Every Thanksgiving, Lawrence Sprung sends his 100 Long Island wealth management clients holiday greetings and a basket of fancy fruit or cookies emblazoned with his Mitlin Financial logo. This year it didn’t sit right with him. “With the number of people who are without basic staples, it’s kind of the wrong message to send gifts to those who have,” says Sprung, whose two-employee, Hauppauge (N.Y.) business serves clients with a minimum of $1 million in investable assets.
Instead, Sprung contacted regional food bank Long Island Cares for a list of staples needed by victims of Hurricane Sandy. This week he plans to take the “several thousand dollars” he normally spends on gifts and use it to load up on the requested cleaning products, school supplies, and personal-care items. He and his staff will deliver the goods to the food bank and send clients an electronic holiday card with a picture of the donations made on their behalf. Elana Sissons, the nonprofit’s food-drive coordinator, says that “there’s been an outpouring from all across the country” and donations are up 75 percent so far this quarter from the same period last year, with many coming from business owners on behalf of their clients and employees.
More than half—57 percent—of about 500 small business owners surveyed in October for American Express OPEN indicated they will donate to charity this holiday season; one-third said they would donate money, one-quarter said they would make an in-kind donation, and almost one-quarter said they would donate volunteer time. When small companies can offer employees and clients a way to help out at the holidays, it is a good deal for everyone, says Vicky Oliver, a branding and business etiquette consultant in Manhattan. “Employees want their employer to represent their values. They may be looking for, but not finding, a good way to help their community,” Oliver writes in an e-mail.
She recommends that business owners interested in hurricane relief set up an account where their employees can contribute and then match their contributions dollar for dollar. “Be sure to give to an organization that is not affiliated with a single religious group, as this could be off-putting to some employees,” she writes. Due diligence matters: Whenever there is a disaster, fraudulent outfits spring up that steal funds from well-meaning but uninformed donors. Make sure you verify the legitimacy and effectiveness of any organization you consider contributing to through a resource such as GuideStar.org, the Better Business Bureau, or Charity Navigator.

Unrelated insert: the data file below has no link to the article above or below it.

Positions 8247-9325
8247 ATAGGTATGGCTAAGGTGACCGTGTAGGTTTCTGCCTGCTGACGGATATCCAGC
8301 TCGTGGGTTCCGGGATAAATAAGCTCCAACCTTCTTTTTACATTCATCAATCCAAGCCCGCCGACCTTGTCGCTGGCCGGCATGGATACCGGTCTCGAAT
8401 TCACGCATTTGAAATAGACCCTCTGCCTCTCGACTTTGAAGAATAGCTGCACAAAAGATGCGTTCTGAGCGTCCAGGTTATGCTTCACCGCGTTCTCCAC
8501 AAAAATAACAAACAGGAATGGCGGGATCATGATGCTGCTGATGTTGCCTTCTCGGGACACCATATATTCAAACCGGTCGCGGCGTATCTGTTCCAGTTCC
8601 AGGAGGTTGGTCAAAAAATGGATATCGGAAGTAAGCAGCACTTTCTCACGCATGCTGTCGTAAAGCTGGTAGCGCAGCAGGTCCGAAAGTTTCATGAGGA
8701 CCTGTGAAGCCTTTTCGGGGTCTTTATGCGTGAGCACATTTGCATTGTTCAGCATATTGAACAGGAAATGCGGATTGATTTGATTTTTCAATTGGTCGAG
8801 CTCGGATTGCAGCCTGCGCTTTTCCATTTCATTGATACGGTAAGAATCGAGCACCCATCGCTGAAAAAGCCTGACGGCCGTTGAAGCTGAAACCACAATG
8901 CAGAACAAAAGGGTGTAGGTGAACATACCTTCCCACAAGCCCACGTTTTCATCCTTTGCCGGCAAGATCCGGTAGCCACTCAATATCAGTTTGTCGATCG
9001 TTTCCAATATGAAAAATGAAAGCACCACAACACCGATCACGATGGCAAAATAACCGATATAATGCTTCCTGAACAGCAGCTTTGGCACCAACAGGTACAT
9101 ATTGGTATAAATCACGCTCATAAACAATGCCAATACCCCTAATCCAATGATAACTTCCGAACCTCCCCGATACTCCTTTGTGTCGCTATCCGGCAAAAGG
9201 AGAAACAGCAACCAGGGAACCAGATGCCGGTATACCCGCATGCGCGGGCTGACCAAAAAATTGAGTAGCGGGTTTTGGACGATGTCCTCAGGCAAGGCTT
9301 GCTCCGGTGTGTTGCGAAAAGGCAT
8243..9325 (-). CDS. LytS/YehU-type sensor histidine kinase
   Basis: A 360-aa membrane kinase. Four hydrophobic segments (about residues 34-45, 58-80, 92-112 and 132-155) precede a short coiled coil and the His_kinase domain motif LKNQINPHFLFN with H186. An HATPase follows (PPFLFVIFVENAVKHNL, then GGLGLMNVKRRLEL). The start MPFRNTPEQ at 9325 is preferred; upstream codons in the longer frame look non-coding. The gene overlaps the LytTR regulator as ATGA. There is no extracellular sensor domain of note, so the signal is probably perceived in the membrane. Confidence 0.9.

In Cape Coral, Fla., a maintenance department employee of the Resort at MarinaVillage suggested collecting money and goods for people affected by Sandy in lieu of the hotel’s annual local food drive. Marketing manager Michelle Phillips had the same idea and says the company’s 200 employees have embraced it. “The area where we live is snowbird central, so we all have tons of family and friends” in the affected areas, she says. The resort has put collection boxes in its lobby and at its concierge desk and is taking credit-card donations from guests at checkout.
If your own business was hit hard by the storm, whether by inventory shortages or cancelled contracts, it doesn’t hurt to ask employees to pitch in. (And the Small Business Administration has disaster loan programs worth understanding.) “Perhaps you need them to work a few hours extra this month, or postpone their holiday bonus till after the New Year, or donate one of their sick days,” Oliver writes. “Call a meeting and ask them to brainstorm solutions.”
If your business does something charitable this year, let your clients know in a gracious way, advises Barbara Pachter, a business etiquette expert in Cherry Hill, N.J. “You’re changing a tradition, so explain it well and be sincere,” she says. Send a holiday card with details of what you did to thank your customers, whether it involves a monetary donation (no need to specify an exact dollar amount) or volunteer time and effort. Make sure you choose a cause that is noncontroversial and nonpartisan, she says, noting that it is “harder and harder these days” not to offend anybody.
She advises against making donations on behalf of employees without first asking them, especially if it means they won’t get a traditional holiday bonus. “That’s almost as if you are cutting their wages and giving it to somebody else; let them decide what to do with that money,” she says.
Many of her small business and self-employed clients send homemade goodies out at holiday time; she advises them to continue that tradition even if they decide to do a donation this year. “It doesn’t cost a lot, and people remember it and look forward to it all year,” she says.